Outside the temperature is hovering near 100 but inside Centennial Sportsplex the ice is almost as hot as the Nashville Predators put approximately 35 of their prospects through a week of conditioning.
Predators coach Barry Trotz likes what he sees after watching the youngsters work out for two days on the ice.
It is the first opportunity for Trotz to see the players selected in June at the NHL Entry Draft, including defenseman Dan Hamhuis, a first-round selection, center Oliver Setzinger and defenseman Tomas Slovak.
"Setzinger has really good hands," Trotz said. "He seems to be able to find the net. He has an upbeat personality. He is sort of a guy you don't know anything about.
"Hamhuis and Slovak are highly-skilled guys. If you're looking for guys with upsides and pure skills, Setzinger, Hamhuis and Slovak are three that really stand out."
Hamhuis has stated he would like to be able to make the Predators roster this season, but the odds for such a scenario playing out are not high.
"I don't think Hamhuis is physically strong enough to play in the NHL right now, but I hope he will prove me wrong," Trotz said. "If he does, great.
"We're a fourth-year team now and hopefully getting better. Most of our young guys are going to have to go through the process of going back to juniors or going to Milwaukee. Hopefully they will play in Nashville eventually."
Hamhuis knows he is in camp with the first-round label hanging around his neck. He has tried not to think about it as he shakes the rust off of his game after a month away from the ice.
"I want to make a good first impression from the conditioning aspects to what I do on the ice," Hamhuis said. "It has been tough getting back on the ice. I have a long way to go yet, but that is what this camp is for - to shake the rust off and get ready for the season. There is a little more attention because of how high I was drafted, but I try not to think about it.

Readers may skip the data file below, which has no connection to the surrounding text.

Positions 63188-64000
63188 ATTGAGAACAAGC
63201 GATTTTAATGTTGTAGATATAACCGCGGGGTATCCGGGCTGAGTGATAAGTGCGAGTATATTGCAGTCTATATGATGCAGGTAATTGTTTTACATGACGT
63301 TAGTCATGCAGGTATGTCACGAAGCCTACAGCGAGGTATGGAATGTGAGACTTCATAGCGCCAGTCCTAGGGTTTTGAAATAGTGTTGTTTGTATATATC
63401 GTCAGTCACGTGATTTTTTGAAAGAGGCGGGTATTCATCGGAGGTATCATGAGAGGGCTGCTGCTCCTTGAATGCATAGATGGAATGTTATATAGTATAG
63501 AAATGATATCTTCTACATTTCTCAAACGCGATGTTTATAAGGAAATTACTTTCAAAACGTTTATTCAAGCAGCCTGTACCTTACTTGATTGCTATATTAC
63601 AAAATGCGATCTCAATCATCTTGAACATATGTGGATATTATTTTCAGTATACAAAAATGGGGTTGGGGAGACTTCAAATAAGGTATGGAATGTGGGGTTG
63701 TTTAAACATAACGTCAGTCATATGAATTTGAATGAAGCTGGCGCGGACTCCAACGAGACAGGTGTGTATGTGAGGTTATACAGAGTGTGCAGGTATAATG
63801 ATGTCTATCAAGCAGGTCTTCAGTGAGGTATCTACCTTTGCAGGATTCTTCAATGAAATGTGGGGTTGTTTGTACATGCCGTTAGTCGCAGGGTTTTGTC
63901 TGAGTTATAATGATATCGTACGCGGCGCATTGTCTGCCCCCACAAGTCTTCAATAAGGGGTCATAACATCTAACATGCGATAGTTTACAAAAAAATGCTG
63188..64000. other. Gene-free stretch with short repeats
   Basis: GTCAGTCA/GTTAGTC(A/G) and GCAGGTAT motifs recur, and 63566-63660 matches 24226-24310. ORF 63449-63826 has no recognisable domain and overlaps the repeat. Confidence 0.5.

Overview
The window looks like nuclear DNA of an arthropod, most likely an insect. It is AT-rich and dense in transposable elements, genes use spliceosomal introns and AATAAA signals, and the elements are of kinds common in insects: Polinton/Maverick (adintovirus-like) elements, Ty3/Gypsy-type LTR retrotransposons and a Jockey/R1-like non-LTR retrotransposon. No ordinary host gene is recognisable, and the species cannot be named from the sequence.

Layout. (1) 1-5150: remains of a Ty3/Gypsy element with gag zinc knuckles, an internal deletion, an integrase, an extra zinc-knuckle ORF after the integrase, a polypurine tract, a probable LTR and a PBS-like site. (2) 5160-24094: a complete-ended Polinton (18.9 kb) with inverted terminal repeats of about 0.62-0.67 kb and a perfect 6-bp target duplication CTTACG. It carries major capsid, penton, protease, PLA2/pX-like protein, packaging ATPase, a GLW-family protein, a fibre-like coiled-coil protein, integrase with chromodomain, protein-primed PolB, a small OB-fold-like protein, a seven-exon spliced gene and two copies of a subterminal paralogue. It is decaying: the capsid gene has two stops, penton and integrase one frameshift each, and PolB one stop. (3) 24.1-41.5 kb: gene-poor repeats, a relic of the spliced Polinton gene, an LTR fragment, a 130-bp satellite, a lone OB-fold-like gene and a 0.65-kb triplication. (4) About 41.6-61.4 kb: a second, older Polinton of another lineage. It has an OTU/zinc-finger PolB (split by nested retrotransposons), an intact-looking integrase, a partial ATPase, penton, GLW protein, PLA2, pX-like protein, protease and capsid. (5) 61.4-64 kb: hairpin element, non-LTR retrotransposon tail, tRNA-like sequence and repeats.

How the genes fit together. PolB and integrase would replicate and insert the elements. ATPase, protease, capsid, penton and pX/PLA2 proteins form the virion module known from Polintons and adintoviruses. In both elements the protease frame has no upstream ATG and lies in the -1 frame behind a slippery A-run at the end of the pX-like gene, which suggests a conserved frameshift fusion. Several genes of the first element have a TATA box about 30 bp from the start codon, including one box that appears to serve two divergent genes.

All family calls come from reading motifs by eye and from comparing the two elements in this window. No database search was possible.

"I want to familiarize myself with the facility and the management to make it easier for me when I come back for training camp. It's a lot hotter than I'm used to, but it's a great city."
Trotz also has enjoyed watching right-winger Jordin Tootoo in action. The colorful and rugged Tootoo has been compared by chief amateur scout Craig Channel to Trotz when he was a player in junior hockey.
"Tootoo is a character guy who is not very big, but according to all reports when he starts playing games he plays real big," Trotz said. "He has a chance.
"He is a much better player than I ever was. I'll take that as a compliment from Craig. I wasn't gifted with a lot of skills. But I didn't like losing so I played pretty competitively and pretty hard."
Trotz has seen improvement from some of the older prospects such as left-winger Martin Erat and defenseman Timo Helbling.
Erat had 23 goals and 59 assists in the Western Hockey League last season and two goals and an assist in seven games for the Czech Republic in this year's World Junior Championships. Helbling scored seven goals and had 14 assists for Windsor in 54 games in the Ontario Hockey League and one goal and one assist in seven games for Switzerland in the World Junior Championships. Both were selected in the 1999 Entry Draft.
"I really like Helbling," Trotz said. "I like his size and his attitude and I like the way that he moves. He has a good skill level and is just getting better. He plays with a little bit of an edge.
"We got good reports on Erat all last season. He is really hard on the puck. He makes things happen. He forces people to make mistakes."
Trotz is enjoying evaluating the new crop of draft picks in an up close and personal setting, but he doesn't see a Scott Hartnell in the group. Hartnell made the Predators last season as an 18-year-old left-winger and played in 75 games with 16 points (two goals, 14 assists).
"Scott was a good fit and we felt he could play and develop with us," Trotz said. "I thought Scott was a guy who could play for us right off the bat. No one has struck me right now as being someone who can play here right away.
"I look at our draft now as what we will have five years down the road. It's like being a new father. You hope that when they are ready to go into the working world that they will be prepared. You look at potential and skill. I think our scouts have done a good job."
Today the players will be at Vanderbilt University's track for an off-ice workout. Players will return to the Sportsplex ice Tuesday and Wednesday for sessions at 9 a.m. and 10:30 a.m. Another off-ice workout is slated for Thursday at Vanderbilt. The conditioning camp will end Friday when Group 1 faces Group 2 in the Nemo Cup at 9 a.m. at the Sportsplex.
The public is invited to attend the workouts at the Sportsplex. The crowds Saturday and Sunday were large.